One of the problems with relying heavily on the quantity of audits an auditor has performed is that it goes against the concept of quality over quantity. Qualifying the
Quality Professional Experience

I have been in my fair share of interviews in my life within the quality arena, on both sides of the table.  Every time I am intrigued by the questions used to determine how qualified one is to be in a quality role.  In my current role, I evaluate consultant skills and assist clients through interviewing consultants to assess their fitness for use.   While many approaches are taken, and many questions asked; I would like to discuss the question I find most fascinating.

So, how many audits have you done?

An interesting concept, using the number of audits one has performed to determine the fitness of an auditor. On paper, this makes incredible sense.  It’s even a value one can make into a great spreadsheet for upper management to compare across candidates.  It can quantify qualified from unqualified simply by choosing a number, and then rejecting all applicants without the specified number of audits.  In a world of science, simple analytical answers are ideal.  Unfortunately, science has rarely given us simple analytical outputs without incredibly complex inputs.

I haven’t decided if I’m impressed by individuals who know this number by heart, or alarmed.  I’m also not completely sure if I believe them.  Not they are being deceitful; rounding carries its own flaws.  But assuming an individual can actually answer this question on the spot with complete accuracy, what does it really tell you?

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I have been in my fair share of interviews in my life within the quality arena, on both sides of the table.  Every time I am intrigued by the questions used to determine how qualified one is to be in a quality role.  In my current role, I evaluate consultant skills and assist clients through interviewing consultants to assess their fitness for use.   While many approaches are taken, and many questions asked; I would like to discuss the question I find most fascinating.

So, how many audits have you done?

An interesting concept, using the number of audits one has performed to determine the fitness of an auditor. On paper, this makes incredible sense.  It’s even a value one can make into a great spreadsheet for upper management to compare across candidates.  It can quantify qualified from unqualified simply by choosing a number, and then rejecting all applicants without the specified number of audits.  In a world of science, simple analytical answers are ideal.  Unfortunately, science has rarely given us simple analytical outputs without incredibly complex inputs.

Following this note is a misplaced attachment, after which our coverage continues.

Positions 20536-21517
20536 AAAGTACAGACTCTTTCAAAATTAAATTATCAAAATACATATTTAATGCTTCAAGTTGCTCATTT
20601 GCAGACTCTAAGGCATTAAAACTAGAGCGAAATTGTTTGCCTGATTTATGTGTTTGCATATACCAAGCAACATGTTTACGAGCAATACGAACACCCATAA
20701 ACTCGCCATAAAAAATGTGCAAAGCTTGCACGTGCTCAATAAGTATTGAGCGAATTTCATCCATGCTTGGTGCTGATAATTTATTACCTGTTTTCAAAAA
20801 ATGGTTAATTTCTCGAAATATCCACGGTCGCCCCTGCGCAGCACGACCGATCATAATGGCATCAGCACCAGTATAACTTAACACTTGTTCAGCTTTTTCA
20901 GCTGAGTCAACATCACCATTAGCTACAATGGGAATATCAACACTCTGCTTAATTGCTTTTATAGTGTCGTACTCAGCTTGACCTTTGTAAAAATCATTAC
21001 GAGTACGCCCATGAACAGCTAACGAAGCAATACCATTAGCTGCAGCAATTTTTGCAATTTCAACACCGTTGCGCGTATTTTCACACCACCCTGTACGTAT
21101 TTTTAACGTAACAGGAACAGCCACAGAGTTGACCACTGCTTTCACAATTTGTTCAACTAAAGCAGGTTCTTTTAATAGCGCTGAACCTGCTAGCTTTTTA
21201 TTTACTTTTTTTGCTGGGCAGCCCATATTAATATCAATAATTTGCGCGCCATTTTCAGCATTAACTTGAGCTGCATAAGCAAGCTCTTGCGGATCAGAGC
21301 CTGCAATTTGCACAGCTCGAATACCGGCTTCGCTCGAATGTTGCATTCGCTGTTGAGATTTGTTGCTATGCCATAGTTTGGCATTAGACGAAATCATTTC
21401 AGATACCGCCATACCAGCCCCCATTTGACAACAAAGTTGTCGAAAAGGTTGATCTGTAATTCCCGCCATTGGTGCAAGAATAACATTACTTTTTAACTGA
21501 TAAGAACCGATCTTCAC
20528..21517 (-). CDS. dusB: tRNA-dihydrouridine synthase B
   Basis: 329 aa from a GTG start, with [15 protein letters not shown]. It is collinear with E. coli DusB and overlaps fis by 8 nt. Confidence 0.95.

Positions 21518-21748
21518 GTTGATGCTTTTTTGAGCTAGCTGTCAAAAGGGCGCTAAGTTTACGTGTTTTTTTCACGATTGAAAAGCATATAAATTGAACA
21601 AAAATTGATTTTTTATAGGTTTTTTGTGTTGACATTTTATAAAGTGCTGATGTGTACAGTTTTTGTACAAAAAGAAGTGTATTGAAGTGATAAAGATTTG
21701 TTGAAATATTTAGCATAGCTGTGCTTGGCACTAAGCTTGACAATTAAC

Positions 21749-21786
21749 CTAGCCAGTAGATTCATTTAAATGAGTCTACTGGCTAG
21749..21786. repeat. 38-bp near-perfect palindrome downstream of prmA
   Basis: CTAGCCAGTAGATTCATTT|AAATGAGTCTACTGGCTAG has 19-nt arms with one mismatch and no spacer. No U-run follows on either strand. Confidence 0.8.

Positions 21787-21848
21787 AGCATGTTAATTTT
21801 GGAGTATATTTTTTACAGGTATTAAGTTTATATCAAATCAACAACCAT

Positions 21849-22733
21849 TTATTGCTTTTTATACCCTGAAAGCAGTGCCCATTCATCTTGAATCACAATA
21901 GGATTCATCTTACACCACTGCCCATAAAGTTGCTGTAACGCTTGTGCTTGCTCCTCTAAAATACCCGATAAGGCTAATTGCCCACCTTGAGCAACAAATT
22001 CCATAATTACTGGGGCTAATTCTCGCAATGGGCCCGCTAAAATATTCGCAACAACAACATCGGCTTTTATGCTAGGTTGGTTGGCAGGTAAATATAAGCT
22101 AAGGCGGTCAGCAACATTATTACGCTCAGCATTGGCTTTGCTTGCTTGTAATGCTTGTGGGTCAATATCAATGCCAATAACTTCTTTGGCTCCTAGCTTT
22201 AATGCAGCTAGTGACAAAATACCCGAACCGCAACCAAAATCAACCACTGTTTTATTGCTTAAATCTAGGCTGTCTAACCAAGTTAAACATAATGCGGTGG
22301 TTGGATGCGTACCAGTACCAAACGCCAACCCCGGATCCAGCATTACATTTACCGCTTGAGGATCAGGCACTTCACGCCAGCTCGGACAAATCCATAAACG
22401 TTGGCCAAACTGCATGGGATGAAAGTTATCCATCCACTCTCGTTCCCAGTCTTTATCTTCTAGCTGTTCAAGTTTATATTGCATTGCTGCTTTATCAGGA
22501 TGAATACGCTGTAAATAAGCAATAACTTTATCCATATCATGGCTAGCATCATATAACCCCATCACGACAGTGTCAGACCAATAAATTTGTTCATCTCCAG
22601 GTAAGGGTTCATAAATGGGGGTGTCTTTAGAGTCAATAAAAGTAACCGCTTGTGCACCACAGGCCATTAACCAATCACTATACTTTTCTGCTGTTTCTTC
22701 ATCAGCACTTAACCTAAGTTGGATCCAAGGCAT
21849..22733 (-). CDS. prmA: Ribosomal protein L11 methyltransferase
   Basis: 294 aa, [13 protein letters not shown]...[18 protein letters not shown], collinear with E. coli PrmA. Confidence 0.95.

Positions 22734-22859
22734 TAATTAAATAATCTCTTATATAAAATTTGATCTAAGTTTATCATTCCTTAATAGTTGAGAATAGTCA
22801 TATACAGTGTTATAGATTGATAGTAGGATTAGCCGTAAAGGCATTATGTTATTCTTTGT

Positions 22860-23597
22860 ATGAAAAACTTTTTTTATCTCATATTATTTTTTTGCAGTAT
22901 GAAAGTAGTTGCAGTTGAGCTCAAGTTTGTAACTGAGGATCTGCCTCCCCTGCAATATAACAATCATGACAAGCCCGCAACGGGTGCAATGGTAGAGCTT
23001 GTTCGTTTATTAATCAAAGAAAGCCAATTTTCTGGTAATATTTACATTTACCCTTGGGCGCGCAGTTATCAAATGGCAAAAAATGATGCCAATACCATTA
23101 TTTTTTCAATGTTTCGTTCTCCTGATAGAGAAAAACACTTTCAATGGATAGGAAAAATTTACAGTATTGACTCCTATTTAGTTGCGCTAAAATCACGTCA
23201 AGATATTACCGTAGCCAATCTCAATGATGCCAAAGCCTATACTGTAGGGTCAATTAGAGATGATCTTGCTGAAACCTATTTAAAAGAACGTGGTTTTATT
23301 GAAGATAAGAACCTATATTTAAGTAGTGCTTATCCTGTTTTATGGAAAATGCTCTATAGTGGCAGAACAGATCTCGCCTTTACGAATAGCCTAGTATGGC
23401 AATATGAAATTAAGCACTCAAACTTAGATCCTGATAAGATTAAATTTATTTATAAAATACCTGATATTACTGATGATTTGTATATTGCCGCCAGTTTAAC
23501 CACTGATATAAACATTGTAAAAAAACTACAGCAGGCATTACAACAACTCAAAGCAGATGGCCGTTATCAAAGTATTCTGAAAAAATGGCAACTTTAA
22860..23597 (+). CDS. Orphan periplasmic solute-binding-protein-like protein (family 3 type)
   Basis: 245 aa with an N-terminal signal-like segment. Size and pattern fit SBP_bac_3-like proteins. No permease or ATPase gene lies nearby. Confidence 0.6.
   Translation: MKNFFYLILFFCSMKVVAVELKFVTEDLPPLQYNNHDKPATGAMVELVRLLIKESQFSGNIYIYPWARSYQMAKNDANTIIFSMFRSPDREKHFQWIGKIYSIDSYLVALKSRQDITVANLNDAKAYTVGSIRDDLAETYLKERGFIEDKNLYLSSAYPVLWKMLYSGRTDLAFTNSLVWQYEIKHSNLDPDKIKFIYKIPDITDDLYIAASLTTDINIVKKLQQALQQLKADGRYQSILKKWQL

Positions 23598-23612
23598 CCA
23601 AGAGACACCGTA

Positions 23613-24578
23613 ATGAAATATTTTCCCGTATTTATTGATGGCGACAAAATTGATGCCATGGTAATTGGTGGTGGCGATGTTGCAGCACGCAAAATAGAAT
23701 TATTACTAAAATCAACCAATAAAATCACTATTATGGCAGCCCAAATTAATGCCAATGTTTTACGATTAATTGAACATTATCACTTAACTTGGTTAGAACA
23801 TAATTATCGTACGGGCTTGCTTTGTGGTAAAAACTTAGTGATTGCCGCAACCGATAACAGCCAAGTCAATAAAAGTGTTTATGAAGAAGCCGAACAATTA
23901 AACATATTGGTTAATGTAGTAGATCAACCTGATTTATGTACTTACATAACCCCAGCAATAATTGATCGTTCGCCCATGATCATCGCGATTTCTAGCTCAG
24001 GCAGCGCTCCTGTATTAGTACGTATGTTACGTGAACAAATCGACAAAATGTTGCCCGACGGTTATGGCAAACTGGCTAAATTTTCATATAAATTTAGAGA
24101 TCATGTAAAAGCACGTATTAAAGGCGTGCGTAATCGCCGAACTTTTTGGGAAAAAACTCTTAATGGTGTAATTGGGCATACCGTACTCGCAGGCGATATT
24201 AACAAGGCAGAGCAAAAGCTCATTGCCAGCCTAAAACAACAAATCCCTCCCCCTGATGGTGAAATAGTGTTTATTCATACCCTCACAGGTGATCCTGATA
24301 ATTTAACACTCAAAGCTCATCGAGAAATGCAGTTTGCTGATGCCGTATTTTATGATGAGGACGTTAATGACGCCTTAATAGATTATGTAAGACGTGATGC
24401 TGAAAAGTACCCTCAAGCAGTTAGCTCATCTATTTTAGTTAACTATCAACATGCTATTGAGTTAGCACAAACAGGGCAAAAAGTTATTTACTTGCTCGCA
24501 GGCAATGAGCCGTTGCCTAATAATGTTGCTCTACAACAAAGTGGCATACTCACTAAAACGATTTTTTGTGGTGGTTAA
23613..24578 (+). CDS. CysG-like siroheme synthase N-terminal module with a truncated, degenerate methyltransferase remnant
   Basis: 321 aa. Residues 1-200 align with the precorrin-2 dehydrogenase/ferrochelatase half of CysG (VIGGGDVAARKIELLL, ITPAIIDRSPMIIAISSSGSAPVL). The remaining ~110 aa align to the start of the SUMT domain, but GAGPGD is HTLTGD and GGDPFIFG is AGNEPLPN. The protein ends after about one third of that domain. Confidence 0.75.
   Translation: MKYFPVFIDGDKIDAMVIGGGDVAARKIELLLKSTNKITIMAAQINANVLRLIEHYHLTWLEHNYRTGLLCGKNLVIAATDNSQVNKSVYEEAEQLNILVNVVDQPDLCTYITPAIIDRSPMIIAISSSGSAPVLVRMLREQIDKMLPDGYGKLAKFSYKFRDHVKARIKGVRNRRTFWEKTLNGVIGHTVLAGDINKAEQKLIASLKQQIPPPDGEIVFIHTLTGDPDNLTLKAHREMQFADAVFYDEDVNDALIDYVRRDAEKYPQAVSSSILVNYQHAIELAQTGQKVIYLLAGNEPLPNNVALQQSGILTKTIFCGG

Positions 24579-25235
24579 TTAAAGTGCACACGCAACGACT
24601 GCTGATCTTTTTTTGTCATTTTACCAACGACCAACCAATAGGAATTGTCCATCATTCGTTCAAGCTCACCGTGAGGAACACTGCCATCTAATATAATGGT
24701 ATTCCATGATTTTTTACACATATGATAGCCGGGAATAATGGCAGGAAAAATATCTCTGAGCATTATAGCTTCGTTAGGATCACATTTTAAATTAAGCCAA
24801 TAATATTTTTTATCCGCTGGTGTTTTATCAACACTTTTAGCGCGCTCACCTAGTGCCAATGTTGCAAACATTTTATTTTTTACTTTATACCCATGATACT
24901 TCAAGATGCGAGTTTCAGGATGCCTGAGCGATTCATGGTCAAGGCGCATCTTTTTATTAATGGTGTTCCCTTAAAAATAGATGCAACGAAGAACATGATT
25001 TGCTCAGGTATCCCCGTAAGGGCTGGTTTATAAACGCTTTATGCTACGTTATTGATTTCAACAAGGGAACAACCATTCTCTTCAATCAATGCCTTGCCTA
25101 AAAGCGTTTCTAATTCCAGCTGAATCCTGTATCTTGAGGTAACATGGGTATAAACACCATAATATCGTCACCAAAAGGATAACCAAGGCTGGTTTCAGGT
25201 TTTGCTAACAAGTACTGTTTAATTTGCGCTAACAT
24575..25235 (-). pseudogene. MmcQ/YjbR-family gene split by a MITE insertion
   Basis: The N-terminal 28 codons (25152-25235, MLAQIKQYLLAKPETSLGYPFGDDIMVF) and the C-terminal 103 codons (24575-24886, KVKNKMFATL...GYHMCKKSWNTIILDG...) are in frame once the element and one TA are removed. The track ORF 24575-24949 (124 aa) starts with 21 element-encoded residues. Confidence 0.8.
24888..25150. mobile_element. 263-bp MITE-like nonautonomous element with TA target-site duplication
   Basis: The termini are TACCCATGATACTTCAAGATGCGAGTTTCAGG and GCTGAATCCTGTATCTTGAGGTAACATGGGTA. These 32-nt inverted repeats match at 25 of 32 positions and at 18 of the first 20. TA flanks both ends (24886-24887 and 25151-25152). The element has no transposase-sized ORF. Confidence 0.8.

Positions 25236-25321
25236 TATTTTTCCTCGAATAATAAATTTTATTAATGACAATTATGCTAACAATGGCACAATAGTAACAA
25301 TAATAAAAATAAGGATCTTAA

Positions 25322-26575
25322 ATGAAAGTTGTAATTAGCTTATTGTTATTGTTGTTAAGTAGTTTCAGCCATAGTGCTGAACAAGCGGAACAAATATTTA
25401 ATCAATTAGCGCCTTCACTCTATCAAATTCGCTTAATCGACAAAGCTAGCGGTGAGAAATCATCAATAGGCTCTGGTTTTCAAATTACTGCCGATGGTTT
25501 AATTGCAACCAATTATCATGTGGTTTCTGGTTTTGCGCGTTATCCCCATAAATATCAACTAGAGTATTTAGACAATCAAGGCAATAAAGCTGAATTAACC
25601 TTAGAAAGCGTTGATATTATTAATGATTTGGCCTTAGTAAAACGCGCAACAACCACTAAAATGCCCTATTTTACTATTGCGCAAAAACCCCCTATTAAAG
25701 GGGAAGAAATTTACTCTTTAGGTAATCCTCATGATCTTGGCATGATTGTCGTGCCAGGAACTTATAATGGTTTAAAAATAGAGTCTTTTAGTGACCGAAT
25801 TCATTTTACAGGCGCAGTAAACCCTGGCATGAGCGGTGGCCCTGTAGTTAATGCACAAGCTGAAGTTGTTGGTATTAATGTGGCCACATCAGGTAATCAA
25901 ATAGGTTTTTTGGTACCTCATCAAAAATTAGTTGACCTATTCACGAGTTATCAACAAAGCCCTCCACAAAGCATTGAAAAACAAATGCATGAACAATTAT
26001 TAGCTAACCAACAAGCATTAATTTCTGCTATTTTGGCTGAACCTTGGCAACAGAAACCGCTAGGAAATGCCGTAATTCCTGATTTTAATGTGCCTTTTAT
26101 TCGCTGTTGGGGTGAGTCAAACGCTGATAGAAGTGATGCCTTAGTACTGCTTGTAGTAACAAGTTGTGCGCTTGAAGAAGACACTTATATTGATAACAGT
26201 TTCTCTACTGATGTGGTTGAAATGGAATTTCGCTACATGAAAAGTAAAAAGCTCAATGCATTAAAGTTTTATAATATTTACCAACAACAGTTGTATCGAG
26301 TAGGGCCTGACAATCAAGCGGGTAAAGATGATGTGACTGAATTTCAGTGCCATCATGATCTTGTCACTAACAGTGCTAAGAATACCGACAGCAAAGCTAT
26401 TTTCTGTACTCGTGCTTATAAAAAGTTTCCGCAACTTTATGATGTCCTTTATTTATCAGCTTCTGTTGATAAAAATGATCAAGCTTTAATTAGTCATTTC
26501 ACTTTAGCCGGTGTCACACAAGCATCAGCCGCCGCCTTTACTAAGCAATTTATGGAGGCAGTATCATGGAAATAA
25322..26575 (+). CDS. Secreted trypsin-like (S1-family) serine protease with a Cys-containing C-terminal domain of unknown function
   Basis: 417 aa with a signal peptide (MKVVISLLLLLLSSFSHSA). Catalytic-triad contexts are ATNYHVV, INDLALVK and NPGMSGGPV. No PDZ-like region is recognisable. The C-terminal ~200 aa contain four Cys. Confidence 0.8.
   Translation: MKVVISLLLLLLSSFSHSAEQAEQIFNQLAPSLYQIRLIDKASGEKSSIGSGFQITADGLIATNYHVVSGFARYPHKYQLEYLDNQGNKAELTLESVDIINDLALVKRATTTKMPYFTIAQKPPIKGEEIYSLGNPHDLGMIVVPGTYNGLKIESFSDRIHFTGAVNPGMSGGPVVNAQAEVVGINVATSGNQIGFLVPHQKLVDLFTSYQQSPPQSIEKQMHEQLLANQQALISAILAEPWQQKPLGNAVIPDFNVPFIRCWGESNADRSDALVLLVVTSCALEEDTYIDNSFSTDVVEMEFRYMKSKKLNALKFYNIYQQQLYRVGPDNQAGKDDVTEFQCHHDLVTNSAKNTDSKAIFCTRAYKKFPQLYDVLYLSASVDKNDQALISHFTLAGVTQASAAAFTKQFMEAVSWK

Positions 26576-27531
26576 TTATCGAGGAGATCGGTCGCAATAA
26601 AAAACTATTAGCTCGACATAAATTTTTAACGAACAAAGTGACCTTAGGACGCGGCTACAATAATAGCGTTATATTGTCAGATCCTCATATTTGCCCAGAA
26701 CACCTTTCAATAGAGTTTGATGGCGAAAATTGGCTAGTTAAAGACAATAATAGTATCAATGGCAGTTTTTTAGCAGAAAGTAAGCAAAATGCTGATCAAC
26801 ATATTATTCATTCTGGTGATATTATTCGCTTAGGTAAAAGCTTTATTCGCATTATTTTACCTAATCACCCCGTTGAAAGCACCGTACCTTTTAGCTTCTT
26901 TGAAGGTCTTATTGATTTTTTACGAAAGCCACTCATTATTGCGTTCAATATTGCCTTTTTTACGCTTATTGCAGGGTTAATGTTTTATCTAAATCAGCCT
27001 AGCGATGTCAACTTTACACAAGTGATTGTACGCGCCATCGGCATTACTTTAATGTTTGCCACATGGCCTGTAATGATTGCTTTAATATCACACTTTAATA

I haven’t decided if I’m impressed by individuals who know this number by heart, or alarmed.  I’m also not completely sure if I believe them.  Not they are being deceitful; rounding carries its own flaws.  But assuming an individual can actually answer this question on the spot with complete accuracy, what does it really tell you?

For example, assume two (2) GCP Auditor candidates have five (5) years of experience in GCP’s.  Jane Doe has performed 57 audits in her career.  John Doe has performed 100.  Clearly, John is more qualified than Jane.  Or is he?  Would answers to any of the following questions have an impact on your decision?

  • What was the length of these audits?
  • What types of audits were they?
  • Were they on-site or remote?
  • Were they co-auditing situations?
  • What types of trials were these related to and what was their complexity?

One (1) of the problems with relying heavily on the quantity of audits an auditor has performed is that it goes against the concept of quality over quantity.  The quality of the audits should outweigh the quantity of audits. The experience one gains from a five (5)-day, intense, for-cause onsite audit is going to be vastly different from a one (1) day remote vendor audit.  And a two (2)-week Trial Master File audit is going to be different from a two (2)-day Investigator Site Audit.  All of these can contribute to the qualifications of an Auditor in different ways. Then of course there is the more obvious concern that having done a large number of audits does not in any way mean they were done well.

Moreover, as the Manager, should one really want their new hire to be concerned with the number of audits they are doing?  When they are approached in the hallway and asked if they can switch to the two (2) two (2)-day audits on the schedule in place of the four (4)-day audit, will they be considered a go-getter?

Of course, the amount of auditing experience is important. But if in the hiring process, the hiring manager shows that the quantity of audits performed is one (1) of the key hiring factors, then a candidate can only assume it will also be one (1) of their key performance indicators.

What do you think are important factors to consider when assessing the quality of your auditor?

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